What's the possibility of a Hound/Setter mix in your area?
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Treasure

1287910
 
 
Barked: Tue Mar 5, '13 1:44pm PST 
Charlie - I can probably count on two hands how many Hounds I've seen in this state, but they're also not exactly my bag. A handful of bassets was about all I've run into in that department laugh out loud

There are definitely Setters, but still not many compared to most other breeds. The only ones I've really seen were at trials.

Neither breed showed up much at all in the shelters I've volunteered with, nor have I seen many in rescues.

Lab/Hound I could maybe see, Lab/Setter I could maybe see....but Hound/Setter would be a pretty tough combo to pull off I think because of the scarcity of both breeds. Not impossible of course, and I definitely see both in how she looks but who knows!
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Augusta,- CGC, RN

Such a Good Dog!
 
 
Barked: Tue Mar 5, '13 3:01pm PST 
I'm surprised to hear hounds would be particularly harder to house break! I've always figured that issue as tending to be an indoorsy outdoorsy thing--as in dogs that love to be outside even in a little bad weather would just as soon take care of business outside cause hey, it's another opportunity to go outside.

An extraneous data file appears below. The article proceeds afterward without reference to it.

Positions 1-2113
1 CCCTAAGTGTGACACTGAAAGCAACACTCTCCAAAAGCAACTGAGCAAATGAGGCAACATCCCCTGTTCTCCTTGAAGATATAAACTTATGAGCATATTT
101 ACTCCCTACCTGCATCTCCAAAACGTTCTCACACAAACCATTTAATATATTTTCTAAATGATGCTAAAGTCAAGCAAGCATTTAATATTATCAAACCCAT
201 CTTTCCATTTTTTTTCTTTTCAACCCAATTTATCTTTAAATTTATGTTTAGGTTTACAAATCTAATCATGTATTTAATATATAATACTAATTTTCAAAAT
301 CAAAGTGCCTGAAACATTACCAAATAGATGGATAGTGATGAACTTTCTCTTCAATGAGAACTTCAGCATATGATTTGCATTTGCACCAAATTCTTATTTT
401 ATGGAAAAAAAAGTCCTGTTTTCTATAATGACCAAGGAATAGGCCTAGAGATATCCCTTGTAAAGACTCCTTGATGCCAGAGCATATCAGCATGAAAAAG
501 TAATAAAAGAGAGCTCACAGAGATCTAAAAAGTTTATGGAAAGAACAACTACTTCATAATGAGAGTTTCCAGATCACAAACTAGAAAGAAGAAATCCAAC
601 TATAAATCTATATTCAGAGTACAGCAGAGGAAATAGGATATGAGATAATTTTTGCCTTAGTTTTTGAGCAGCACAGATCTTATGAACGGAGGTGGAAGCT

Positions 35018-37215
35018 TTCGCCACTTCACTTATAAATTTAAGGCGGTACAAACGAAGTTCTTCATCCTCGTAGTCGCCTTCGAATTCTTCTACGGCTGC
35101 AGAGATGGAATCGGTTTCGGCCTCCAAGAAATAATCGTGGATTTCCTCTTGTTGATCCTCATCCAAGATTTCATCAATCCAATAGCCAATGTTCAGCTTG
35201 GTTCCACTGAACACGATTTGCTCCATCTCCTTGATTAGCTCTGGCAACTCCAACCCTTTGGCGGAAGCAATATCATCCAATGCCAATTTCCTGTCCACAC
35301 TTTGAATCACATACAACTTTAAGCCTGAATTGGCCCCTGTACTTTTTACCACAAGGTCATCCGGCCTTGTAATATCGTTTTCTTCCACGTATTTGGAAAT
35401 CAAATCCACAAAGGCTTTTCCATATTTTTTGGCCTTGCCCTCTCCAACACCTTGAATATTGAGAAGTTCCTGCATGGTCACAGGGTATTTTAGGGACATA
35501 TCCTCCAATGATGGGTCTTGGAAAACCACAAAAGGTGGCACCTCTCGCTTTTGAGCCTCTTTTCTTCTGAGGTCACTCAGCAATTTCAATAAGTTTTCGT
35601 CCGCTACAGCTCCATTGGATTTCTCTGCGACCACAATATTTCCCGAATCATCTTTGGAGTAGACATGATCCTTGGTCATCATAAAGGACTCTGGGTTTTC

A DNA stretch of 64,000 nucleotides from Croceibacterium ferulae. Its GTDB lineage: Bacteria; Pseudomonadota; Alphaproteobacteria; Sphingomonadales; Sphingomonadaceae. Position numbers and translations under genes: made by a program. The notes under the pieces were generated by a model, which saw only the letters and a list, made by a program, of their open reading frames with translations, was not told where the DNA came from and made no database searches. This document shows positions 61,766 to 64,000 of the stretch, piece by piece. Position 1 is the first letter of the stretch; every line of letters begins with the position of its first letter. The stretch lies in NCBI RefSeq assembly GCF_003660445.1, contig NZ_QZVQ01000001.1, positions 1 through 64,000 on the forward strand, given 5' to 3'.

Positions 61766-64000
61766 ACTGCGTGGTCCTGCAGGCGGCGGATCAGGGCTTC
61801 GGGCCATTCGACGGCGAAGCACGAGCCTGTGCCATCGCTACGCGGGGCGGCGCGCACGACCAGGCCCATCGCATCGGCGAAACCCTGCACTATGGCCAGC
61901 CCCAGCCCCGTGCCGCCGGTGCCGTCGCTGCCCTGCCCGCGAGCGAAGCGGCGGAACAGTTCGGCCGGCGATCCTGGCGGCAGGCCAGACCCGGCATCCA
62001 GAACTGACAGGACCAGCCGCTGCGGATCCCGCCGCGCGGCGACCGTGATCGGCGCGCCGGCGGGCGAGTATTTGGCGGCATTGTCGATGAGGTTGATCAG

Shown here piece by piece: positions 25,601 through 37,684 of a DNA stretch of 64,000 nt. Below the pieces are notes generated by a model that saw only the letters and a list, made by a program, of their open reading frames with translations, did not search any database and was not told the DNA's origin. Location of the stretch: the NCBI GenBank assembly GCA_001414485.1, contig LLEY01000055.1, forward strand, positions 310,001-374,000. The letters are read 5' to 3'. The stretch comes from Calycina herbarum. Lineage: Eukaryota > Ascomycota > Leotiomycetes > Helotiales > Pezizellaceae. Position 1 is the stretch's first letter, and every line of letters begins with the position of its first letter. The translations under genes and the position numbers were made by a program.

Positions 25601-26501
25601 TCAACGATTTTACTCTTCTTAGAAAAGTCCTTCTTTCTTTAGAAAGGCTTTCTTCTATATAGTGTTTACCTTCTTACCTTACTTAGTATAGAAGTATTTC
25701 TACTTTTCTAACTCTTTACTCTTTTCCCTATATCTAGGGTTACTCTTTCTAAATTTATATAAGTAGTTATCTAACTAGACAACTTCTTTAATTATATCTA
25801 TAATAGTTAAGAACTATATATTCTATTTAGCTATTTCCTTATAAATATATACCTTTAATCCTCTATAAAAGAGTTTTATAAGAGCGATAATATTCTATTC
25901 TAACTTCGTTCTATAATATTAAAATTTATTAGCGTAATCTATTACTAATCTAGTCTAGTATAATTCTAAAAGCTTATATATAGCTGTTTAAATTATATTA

I also think adult dogs are easier to housebreak because they can wait longer than a puppy once they get the idea that they will be given a regular chance to get out.

I didn't realize hounds weren't fairly common everywhere, but maybe my perception is skewed since I live in Kentucky . . .wink
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Shiver Me- Timbers- "Charlie"

My Little Dog, a- heartbeat at my- feet.<3
 
 
Barked: Tue Mar 5, '13 5:45pm PST 
I knew a Basset/Lab who looked incredibly similar to Treasure, save for being a long body on short legs, bol. But she was very biddable and very, very sweet.

I'm surprised at the notion of hounds being uncommon somewhere too, haha. Setters, I understand though. They aren't all that common here either. I'm used to seeing hound dogs of varying types EVERYWHERE. But.. I find they(especially Beagles) are particularly popular among family lifestyles and hound mixes are everywhere - granted, I AM in Canada and hounds are used for hunting up here in some regions. Charlie, surprisingly, was bred and born in North Dakota and I luckily, was able to track him all the way back to ten weeks of age in Vet records(rare you get all previous Vet records when a dog has been through as many homes as he had been!). laugh out loud
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Dr. Watson

Not a wiener- dawg!
 
 
Barked: Wed Mar 6, '13 2:31pm PST 
Lovely dog whatever, and you can always change the name. smile
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Twister

forever loved
 
 
Barked: Wed Mar 6, '13 3:58pm PST 
One of my sisters has a Bloodhound, can def see that in her! So cute!!blue dog